Academic integrity is a core part of our culture as a community of scholars. At its heart, academic integrity is about behaving ethically. This means that all members of the community commit to honest and responsible scholarly practice and to upholding these values with respect and fairness. The Australian National University commits to embedding the values of academic integrity in our teaching and learning. We ensure that all members of our community understand how to engage in academic work in ways that are consistent with, and actively support academic integrity. The ANU expects staff and students to uphold high standards of academic integrity and act ethically and honestly, to ensure the quality and value of the qualification that you will graduate with. The University has policies and procedures in place to promote academic integrity and manage academic misconduct. Visit the following Academic honesty & plagiarism website for more information about academic integrity and what the ANU considers academic misconduct. The ANU offers a number of services to assist students with their assignments, examinations, and other learning activities. The Academic Skills and Learning Centre offers a number of workshops and seminars that you may find useful for your studies.
You will be required to electronically sign a declaration as part of the submission of your assignment. Please keep a copy of the assignment for your records. Unless an exemption has been approved by the Associate Dean (Education) as submission must be through Turnitin.
For some forms of assessment (hand written assignments, art works, laboratory notes, etc.) hard copy submission is appropriate when approved by the Associate Dean (Education). Hard copy submissions must utilise the Assignment Cover Sheet. Please keep a copy of tasks completed for your records.
Late submission of assessment tasks without an extension are penalised at the rate of 5% of the possible marks available per working day or part thereof. Late submission of assessment tasks is not accepted after 10 working days after the due date, or on or after the date specified in the course outline for the return of the assessment item. Late submission is not accepted for take-home examinations.
Accepted academic practice for referencing sources that you use in presentations can be found via the links on the Wattle site, under the file named “ANU and College Policies, Program Information, Student Support Services and Assessment”. Alternatively, you can seek help through the Students Learning Development website.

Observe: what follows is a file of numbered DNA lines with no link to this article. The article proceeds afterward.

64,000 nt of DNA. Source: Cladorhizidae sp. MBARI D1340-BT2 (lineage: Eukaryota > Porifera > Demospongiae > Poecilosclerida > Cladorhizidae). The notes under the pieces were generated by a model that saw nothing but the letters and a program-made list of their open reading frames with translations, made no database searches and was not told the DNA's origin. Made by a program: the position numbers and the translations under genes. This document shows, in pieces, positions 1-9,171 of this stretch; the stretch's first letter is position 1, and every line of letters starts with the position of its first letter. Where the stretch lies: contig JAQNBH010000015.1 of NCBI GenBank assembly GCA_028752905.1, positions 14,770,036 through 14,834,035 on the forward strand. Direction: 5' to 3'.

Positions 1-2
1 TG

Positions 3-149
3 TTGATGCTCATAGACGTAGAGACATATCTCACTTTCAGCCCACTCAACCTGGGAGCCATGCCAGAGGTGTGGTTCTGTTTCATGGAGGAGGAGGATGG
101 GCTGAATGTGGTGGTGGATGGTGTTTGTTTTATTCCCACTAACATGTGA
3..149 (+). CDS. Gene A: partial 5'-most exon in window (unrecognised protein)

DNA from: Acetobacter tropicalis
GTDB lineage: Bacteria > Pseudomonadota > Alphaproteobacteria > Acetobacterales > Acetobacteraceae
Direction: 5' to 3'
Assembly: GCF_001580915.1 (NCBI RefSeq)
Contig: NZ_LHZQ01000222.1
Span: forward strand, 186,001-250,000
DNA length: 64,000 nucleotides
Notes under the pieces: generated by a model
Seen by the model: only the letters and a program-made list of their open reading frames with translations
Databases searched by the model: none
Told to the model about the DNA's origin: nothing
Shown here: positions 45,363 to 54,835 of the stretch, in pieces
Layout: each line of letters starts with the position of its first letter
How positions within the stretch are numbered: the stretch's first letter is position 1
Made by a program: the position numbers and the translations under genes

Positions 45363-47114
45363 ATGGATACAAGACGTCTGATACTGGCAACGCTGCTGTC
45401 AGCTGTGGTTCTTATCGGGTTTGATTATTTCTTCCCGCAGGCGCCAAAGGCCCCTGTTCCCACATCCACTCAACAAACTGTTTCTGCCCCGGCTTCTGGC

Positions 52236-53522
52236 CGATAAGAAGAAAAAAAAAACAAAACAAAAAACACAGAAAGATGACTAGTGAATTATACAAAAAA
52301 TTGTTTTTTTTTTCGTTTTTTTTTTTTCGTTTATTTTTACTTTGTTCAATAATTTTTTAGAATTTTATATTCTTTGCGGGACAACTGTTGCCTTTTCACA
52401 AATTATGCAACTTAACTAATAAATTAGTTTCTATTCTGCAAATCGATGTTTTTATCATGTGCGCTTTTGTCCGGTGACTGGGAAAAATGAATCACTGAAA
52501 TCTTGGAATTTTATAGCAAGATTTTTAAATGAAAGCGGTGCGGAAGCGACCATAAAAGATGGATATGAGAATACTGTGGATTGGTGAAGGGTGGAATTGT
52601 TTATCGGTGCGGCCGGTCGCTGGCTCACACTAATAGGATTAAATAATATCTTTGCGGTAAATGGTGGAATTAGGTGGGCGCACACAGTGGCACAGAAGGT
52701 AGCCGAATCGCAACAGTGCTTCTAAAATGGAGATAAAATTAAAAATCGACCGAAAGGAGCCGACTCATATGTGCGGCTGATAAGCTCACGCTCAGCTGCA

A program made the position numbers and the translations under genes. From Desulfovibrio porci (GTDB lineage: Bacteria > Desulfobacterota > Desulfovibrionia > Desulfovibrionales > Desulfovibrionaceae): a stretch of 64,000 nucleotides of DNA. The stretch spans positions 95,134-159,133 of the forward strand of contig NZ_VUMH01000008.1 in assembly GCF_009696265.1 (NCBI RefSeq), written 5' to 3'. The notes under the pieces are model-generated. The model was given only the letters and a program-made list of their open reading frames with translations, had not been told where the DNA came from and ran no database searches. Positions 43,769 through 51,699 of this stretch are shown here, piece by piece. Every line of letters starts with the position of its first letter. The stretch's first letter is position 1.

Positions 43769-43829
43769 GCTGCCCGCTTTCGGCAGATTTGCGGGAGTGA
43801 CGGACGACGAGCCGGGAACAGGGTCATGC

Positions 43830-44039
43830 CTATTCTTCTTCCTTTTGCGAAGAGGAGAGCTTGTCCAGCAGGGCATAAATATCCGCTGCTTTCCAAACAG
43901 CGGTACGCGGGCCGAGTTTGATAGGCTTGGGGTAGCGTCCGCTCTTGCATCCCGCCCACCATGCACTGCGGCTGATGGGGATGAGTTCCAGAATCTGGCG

Tutorial papers will be returned in tutorials. Work submitted electronically will be responded to on Wattle.
Extensions and Penalties
Extensions and late submission of assessment pieces are covered by the Student Assessment (Coursework) Policy and Procedure. The Course Convener may grant extensions for assessment pieces that are not examinations or take-home examinations. If you need an extension, you must request an extension in writing on or before the due date. If you have documented and appropriate medical evidence that demonstrates you were not able to request an extension on or before the due date, you may be able to request it after the due date.
Resubmission of Assignments
Students who fail to score a pass, but are marked between 45 and 49% will have the opportunity to resubmit on 19 June.
Distribution of grades policy
Academic Quality Assurance Committee monitors the performance of students, including attrition, further study and employment rates and grade distribution, and College reports on quality assurance processes for assessment activities, including alignment with national and international disciplinary and interdisciplinary standards, as well as qualification type learning outcomes.
Since first semester 1994, ANU uses a grading scale for all courses. This grading scale is used by all academic areas of the University.
Support for students
The University offers students support through several different services. You may contact the services listed below directly or seek advice from your Course Convener, Student Administrators, or your College and Course representatives (if applicable).
- ANU Health, safety & wellbeing for medical services, counselling, mental health and spiritual support
- ANU Diversity and inclusion for students with a disability or ongoing or chronic illness
- ANU Dean of Students for confidential, impartial advice and help to resolve problems between students and the academic or administrative areas of the University
- ANU Academic Skills and Learning Centre supports you make your own decisions about how you learn and manage your workload.
- ANU Counselling Centre promotes, supports and enhances mental health and wellbeing within the University student community.
- ANUSA supports and represents undergraduate and ANU College students
- PARSA supports and represents postgraduate and research students
Australian art, colonial to contemporary, with significant expertise in the areas of early 19th century painting and drawing (notably the work of John Glover and settler images of Aborigines), mid-20th century modernism, contemporary criticism and regional artists and galleries. Broader interests include demotic portraiture in Britain, the art of empire, contemporary sculpture and spatial practices, art and environment and museum practice, including artists’ interventions.
Dr David Hansen
Dr David Hansen